No, I’m not talking about the person who photo-bombs every photo or monopolizes every conversation. I’m talking about a ham (amateur) radio operator. It’s quite possible there is a ham in your family tree. Maybe someone who has passed but maybe someone who hasn’t, too.

This past weekend was the annual Field Day event for amateur radio operators. Field Day is a contest to make as many contacts as possible and to practice operating under less than optimal conditions. For more information about Field Day, click here:  Field Day and search for ‘field day’

Ham radio operator-1


Skills are practiced and used, too, when hams help with events like marathons and parades, or when they participate in exhibits at fairs or museums. Keeping these skills honed ensures hams are ready when our modern communication systems go down like in times of natural or man-made disasters.

There are several hams in my family. My husband and I are both hams, as well as both of our children. My husband is always proud to share with other hams that he has an all-ham family! His father is a ham, and his late grandfather was one, too.

My daughter was able to change her assigned amateur call sign to that of her great-grandfather, a man she’s never met. Still, she feels like she knows him from all she’s heard about him. We’ve been keeping him alive through stories and photos.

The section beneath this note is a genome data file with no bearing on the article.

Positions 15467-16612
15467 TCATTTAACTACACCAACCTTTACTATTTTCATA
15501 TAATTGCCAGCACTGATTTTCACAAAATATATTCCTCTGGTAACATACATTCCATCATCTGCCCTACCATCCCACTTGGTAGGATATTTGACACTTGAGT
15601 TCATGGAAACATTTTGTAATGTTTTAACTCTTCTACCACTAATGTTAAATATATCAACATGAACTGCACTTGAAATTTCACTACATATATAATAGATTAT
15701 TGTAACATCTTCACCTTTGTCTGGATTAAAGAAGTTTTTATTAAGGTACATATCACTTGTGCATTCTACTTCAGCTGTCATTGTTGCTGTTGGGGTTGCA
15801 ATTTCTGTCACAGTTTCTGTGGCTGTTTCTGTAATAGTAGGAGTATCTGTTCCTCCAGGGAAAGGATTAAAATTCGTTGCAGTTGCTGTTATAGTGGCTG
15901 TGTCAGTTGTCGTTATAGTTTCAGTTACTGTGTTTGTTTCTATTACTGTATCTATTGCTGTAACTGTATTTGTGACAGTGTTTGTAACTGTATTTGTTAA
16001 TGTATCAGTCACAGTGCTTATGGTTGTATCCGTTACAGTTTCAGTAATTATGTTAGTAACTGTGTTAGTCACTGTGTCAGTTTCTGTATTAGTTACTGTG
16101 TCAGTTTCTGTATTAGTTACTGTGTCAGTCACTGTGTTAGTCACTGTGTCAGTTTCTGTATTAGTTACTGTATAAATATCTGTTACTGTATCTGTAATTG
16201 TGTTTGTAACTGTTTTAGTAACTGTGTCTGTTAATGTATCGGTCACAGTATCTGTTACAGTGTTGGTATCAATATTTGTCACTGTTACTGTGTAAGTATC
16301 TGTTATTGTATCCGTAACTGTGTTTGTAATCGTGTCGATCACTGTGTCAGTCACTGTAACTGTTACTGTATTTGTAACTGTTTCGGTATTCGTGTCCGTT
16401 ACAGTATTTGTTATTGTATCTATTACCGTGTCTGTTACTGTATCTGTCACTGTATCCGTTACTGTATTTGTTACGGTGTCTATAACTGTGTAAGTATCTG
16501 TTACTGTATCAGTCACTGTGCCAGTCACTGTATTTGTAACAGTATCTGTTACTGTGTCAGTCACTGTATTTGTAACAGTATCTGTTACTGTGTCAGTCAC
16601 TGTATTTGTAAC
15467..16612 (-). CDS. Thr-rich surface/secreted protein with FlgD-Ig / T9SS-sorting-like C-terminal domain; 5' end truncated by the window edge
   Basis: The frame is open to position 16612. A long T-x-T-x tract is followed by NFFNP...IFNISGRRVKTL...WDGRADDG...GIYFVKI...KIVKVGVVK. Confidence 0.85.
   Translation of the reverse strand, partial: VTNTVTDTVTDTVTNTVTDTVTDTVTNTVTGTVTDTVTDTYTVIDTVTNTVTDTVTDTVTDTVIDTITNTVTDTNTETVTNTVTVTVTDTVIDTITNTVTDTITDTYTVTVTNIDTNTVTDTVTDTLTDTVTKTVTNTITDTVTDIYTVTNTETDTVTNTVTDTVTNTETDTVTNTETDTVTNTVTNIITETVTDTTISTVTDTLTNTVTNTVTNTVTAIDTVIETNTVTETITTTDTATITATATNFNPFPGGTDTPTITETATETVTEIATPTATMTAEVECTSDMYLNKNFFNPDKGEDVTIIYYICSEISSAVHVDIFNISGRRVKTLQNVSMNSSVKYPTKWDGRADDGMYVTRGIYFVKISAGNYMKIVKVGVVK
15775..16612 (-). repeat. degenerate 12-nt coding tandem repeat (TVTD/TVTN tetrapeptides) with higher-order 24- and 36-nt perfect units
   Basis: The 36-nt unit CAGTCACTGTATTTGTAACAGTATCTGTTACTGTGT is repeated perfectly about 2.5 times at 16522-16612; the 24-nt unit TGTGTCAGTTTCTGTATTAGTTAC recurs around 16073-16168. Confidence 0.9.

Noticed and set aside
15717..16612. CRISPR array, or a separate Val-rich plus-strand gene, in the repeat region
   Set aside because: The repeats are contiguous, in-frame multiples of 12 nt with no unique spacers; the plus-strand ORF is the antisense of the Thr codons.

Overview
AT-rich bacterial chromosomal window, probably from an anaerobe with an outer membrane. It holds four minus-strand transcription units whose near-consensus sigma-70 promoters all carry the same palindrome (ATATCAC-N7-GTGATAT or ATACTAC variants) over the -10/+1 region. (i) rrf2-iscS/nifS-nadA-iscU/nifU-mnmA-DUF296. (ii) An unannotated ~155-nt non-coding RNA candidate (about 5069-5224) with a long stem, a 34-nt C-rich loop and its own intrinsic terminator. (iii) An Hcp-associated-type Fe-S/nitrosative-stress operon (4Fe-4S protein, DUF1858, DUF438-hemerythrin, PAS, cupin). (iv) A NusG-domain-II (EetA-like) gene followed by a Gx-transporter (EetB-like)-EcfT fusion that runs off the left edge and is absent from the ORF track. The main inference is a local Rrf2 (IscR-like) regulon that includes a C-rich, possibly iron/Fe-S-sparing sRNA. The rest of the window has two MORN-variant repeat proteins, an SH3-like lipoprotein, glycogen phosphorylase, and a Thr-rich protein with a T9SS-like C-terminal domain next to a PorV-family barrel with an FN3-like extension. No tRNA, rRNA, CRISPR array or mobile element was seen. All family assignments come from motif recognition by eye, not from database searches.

Back to your family. Ham radio operators were trained as communication personnel by all branches of the military during WW2. Each branch maintained training schools, and the government actively sought out amateur radio operators because of the skills they already had. It was easy to find them, too, since hams carry a federal license to operate an amateur radio.

Amateur Radio Rig-1

The links below may help you as you search for records and details about amateur radio and your ham relatives, details that will add depth to your family history.

ARRL:  The National Association for Amateur Radio

Little Known Story of the Coast Guard in WW2

Army Air of World War II

For each of the following resources, do a search for ‘radio’ to get the record number(s).

Records of the Bureau of Naval Personnel

Records of the U.S. Coast Guard (USCG)

Records of the Army Air Forces (AAF)

Records of the United States Marine Corps


Are you or someone in your family tree a ham?


Interview with Denise McDaniel of Memory Lane Boutique

Memory Lane Boutique Photo-1

The small one was made from a shirt.

Denise McDaniel, owner of Memory Lane Boutique, started sewing in high school. After marrying at 18, she learned to do alterations, as well, and made most of hers and her children’s clothes. She worked as a seamstress in the garment manufacturing industry, too. Making Memory Bears and other items allows Denise to use her passion for sewing to create keepsakes for her clients. I interviewed Denise to learn more about her and her business. Here is the interview:

Q1. What kind of sewing machine do you use to make Memory Bears and the other memory creations?

A1. I use a Kenmore sewing machine. It is the machine my husband bought me 33 years ago. Before he bought me my sewing machine I would go to an older lady’s house that went to our church and use her Singer Pedal machine, which took some time to learn how to stop the machine.

Q2. About how long does it take to make a Memory Bear?